- Losing someone as close as a child is a particularly lonely kind of grief. In that moment, Mrs. Bradley had a multitude surrounding, supporting, and holding her. But no matter how many people are there for you in your grief, none of them can ever take it away from you.
To be sure, this was everyone’s loss. The men seen in the composition included Bishops Roberts and Ford of the Church of God In Christ, Mrs. Bradley’s step-cousin Rayfield Moody, and Mr. Mobley, though there were many others in the space. All of them were grieving along with her. Yet, none of them were grieving quite like her. Emmett had but one mother, and she had but one child. There would be no more first-born son relationships for Mrs. Bradley. She was the one who labored through a breech birth that threatened the boy’s life and mobility. She was the one who nursed him through polio and coached him through the stutter it gave him. She was the one who protected him against so much that threatened him, and he, in turn, had become her protector. A profound loss despite the whole world sharing in her pain, she would still have to carry it uniquely.
Rendering the people around her in outlines communicates that loneliness. Everyone was there for her, but I can’t imagine it felt substantial enough. How could it have? There’s just no consolation for this kind of loss, at least not when it’s that fresh.
- In our greatest need, Black women too often find that the support around us is tenuous. When Mrs. Bradley shared the news with her family that Emmett’s body had been found, she described feeling a transfer of energy from her mother, who was the family rock, to her. She talked about the entire family collapsing into tears and horrific screaming. Their reaction is understandable, but she knew at that moment she couldn’t rely on any of them in the ways she’d come to expect. She would have to soldier through this mostly alone.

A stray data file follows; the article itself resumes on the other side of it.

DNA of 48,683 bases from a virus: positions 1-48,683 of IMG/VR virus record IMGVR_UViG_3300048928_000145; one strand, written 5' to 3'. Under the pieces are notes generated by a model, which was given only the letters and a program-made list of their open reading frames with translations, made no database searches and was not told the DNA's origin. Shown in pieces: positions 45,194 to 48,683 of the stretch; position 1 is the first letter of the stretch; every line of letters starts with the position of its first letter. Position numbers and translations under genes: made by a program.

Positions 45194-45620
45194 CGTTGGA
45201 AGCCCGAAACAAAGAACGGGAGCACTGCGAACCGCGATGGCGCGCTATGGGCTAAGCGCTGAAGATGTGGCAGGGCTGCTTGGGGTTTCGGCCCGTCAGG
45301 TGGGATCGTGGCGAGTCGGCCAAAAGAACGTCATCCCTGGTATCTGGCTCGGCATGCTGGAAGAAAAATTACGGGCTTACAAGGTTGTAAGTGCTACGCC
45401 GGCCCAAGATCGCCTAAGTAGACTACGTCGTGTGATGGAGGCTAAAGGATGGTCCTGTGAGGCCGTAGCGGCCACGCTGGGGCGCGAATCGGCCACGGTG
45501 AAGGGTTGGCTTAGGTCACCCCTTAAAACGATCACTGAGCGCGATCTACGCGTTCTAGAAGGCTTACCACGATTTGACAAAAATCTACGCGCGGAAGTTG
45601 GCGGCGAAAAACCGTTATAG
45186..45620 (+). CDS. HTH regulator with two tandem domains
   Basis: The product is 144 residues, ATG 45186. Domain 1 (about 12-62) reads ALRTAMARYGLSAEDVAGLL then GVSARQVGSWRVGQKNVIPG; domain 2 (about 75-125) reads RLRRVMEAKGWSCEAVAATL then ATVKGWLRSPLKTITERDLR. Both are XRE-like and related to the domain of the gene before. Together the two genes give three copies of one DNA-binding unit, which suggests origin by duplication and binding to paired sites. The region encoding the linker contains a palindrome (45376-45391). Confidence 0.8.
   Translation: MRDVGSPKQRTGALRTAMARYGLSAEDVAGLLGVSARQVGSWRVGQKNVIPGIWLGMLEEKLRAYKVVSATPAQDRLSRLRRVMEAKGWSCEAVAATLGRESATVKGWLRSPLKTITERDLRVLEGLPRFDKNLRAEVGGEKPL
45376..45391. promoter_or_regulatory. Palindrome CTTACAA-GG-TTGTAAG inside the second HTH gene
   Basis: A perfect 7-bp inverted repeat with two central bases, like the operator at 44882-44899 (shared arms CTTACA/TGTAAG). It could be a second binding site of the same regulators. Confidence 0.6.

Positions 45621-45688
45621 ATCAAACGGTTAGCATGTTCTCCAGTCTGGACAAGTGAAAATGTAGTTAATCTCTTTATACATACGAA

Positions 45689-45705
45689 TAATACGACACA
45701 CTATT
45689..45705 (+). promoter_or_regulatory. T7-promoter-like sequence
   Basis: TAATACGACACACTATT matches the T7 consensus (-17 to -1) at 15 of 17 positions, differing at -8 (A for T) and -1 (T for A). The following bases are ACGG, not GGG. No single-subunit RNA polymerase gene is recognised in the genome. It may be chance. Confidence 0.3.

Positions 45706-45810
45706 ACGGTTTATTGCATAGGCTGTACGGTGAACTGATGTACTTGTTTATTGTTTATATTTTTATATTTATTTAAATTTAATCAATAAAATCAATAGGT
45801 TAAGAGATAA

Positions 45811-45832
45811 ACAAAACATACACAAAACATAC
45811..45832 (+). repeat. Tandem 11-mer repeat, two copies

At every turn, someone sought to undermine Mrs. Bradley’s agency. The reporter who broke the news to her had to be coaxed out of the information, unsure of her ability to handle it. The state of Mississippi had every intention of burying Emmett the day he was found, as if no family would claim and mourn him. She had to fight them to bring his body home. She had to fight to open the nesting boxes sealed by the state of Mississippi. They sent him to Illinois under the condition that the boxes containing his body not be opened. Mrs. Bradley had no time for that. She hadn’t signed any agreements and was determined to see and identify her son. When she did, she found they’d packed his body in lime so that it would decay faster. The evils perpetrated against this woman and her child were endless!
No one thought she should view his body. Everyone was aghast when she insisted on an open-casket. Every decision she made was questioned, but she would not relent. And those decisions sparked a revolution that had worldwide reverberations.